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Digital Archive International History Declassified

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  • December 22, 1953

    Report, Embassy of Hungary in North Korea to the Hungarian Foreign Ministry

    Report from Zsigmond Csuka (Chargé d’Affaires ad interim in Pyongyang) in which he complains about difficulties caused by the North Korean foreign ministry regarding exchanges between the two countries.

  • 1954

    The Political, Economic and Social-Cultural Situation of the Democratic Popular Republic Of Korea, 1954

    A report on the DPRK's economic and socio-cultural situation, including political parties and mass organizations in North Korea.

  • January 20, 1956

    Journal of Soviet Ambassador to the DPRK V. I. Ivanov for 20 January 1956

    Kim Il Sung tells Ivanov that he is interested in having Korean scientists work in nuclear research. Chinese Ambassador Pang Zili informs Ivanov about China’s position on the Swedish-Swiss Neutral Commission.

  • April 28, 1958

    From the Journal of Gromyko, Record of a Conversation with Ambassador Ri Sin-Pal of the Democratic People's Republic of Korea

    Soviet Minister of Foreign Affairs Andrei Gromyko records that North Korea was eager to start a nuclear program, though they insisted it was for “peaceful purposes.” The North Korean Ambassador requested Soviet scientific aid and was informed by Gromyko that the request would “undoubtedly be considered in a favorable spirit.”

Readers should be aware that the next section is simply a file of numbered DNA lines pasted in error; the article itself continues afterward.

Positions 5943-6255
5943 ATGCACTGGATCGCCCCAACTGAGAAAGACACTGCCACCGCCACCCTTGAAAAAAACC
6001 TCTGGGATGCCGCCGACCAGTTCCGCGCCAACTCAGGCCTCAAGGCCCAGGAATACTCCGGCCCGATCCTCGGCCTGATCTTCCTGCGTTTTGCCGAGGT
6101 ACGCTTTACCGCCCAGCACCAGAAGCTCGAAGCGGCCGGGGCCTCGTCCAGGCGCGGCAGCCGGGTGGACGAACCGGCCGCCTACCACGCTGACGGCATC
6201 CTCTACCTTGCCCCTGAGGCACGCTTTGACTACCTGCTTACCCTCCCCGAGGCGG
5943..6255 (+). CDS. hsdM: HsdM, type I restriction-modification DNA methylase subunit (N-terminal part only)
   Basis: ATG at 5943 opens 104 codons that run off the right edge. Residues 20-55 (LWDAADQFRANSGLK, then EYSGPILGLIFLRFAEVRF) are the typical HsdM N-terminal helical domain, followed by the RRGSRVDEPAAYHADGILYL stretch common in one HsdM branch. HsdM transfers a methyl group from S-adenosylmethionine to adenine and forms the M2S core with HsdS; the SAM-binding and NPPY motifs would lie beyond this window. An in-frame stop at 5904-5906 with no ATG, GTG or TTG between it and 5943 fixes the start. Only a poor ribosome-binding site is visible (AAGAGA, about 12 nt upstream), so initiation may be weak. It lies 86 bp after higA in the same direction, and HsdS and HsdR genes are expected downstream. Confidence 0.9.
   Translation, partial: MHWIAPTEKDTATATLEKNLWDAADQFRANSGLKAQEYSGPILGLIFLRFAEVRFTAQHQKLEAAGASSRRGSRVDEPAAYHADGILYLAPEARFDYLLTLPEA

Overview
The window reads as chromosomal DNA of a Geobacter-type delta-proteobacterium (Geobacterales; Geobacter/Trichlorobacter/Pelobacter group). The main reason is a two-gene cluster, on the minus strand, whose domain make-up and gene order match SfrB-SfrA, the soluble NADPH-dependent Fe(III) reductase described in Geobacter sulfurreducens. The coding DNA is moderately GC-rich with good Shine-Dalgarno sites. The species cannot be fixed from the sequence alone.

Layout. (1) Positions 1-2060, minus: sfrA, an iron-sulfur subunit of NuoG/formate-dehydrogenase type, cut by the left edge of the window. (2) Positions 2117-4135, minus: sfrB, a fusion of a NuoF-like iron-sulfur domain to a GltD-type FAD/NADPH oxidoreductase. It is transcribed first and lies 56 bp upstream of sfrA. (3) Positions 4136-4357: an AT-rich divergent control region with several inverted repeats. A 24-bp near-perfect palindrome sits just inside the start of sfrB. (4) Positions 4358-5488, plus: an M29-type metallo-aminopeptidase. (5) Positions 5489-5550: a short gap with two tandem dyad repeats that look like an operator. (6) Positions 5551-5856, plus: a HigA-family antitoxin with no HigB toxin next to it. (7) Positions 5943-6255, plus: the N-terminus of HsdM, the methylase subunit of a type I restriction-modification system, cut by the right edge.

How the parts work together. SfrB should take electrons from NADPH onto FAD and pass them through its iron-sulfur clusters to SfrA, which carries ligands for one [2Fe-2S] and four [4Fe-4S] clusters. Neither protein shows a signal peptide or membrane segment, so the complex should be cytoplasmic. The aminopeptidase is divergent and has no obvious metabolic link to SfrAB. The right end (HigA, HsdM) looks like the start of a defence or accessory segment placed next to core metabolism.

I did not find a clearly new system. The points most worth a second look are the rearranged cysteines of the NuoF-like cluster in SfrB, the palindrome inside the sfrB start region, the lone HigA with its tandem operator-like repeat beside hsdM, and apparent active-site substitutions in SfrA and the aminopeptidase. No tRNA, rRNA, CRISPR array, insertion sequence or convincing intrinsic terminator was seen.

• February 18, 1964

    Report from the Science and Technology Committee and the Foreign Cultural Liaison Committee on the Issue of Giving Scientific and Technical Literature to the DPRK

    The Science and Technology Committee of the PRC and the Foreign Cultural Liaison Committee of the PRC reports on North Korea's request for scientific and technical assistance from capitalist countries through China.

  • February 29, 1968

    Report, Embassy of Hungary in North Korea to the Hungarian Foreign Ministry

    Hungarian Embassy reports on terms of a request from the DPRK to the GDR, asking the Germans for the mutual exchange of scientists, along with purchasing various tools and technologies. The GDR asks the DPRK to appeal to the Soviet Union before pursuing the agreement any further.